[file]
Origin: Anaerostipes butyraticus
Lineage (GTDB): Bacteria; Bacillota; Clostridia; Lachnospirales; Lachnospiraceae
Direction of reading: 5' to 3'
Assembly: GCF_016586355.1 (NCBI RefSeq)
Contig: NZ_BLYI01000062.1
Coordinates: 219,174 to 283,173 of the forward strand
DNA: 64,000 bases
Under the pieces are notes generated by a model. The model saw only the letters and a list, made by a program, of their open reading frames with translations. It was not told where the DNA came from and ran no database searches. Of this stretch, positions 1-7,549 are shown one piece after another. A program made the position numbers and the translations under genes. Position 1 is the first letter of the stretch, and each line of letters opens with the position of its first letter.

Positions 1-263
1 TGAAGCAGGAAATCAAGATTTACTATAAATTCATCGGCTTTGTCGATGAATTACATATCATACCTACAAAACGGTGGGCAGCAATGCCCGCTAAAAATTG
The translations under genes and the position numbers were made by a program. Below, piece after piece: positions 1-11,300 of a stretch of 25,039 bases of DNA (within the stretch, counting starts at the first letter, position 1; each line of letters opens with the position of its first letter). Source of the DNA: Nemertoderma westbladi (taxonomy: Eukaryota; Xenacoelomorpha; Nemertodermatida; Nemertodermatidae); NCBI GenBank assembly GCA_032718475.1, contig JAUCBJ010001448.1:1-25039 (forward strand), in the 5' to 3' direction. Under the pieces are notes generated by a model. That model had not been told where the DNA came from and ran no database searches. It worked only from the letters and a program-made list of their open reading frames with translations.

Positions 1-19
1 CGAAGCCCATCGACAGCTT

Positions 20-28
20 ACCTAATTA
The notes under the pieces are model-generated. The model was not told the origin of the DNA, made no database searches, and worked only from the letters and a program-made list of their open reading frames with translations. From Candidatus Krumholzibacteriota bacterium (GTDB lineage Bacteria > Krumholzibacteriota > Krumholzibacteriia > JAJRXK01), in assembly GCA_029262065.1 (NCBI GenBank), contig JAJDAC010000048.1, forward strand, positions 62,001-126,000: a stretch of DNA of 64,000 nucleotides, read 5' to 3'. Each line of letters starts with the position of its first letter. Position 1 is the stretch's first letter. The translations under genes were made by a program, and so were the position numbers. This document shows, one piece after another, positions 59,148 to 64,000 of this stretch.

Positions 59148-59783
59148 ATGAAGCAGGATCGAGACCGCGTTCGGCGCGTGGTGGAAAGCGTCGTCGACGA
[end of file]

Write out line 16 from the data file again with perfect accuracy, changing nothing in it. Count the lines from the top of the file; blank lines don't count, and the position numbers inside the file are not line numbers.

The notes under the pieces are model-generated. The model was not told the origin of the DNA, made no database searches, and worked only from the letters and a program-made list of their open reading frames with translations. From Candidatus Krumholzibacteriota bacterium (GTDB lineage Bacteria > Krumholzibacteriota > Krumholzibacteriia > JAJRXK01), in assembly GCA_029262065.1 (NCBI GenBank), contig JAJDAC010000048.1, forward strand, positions 62,001-126,000: a stretch of DNA of 64,000 nucleotides, read 5' to 3'. Each line of letters starts with the position of its first letter. Position 1 is the stretch's first letter. The translations under genes were made by a program, and so were the position numbers. This document shows, one piece after another, positions 59,148 to 64,000 of this stretch.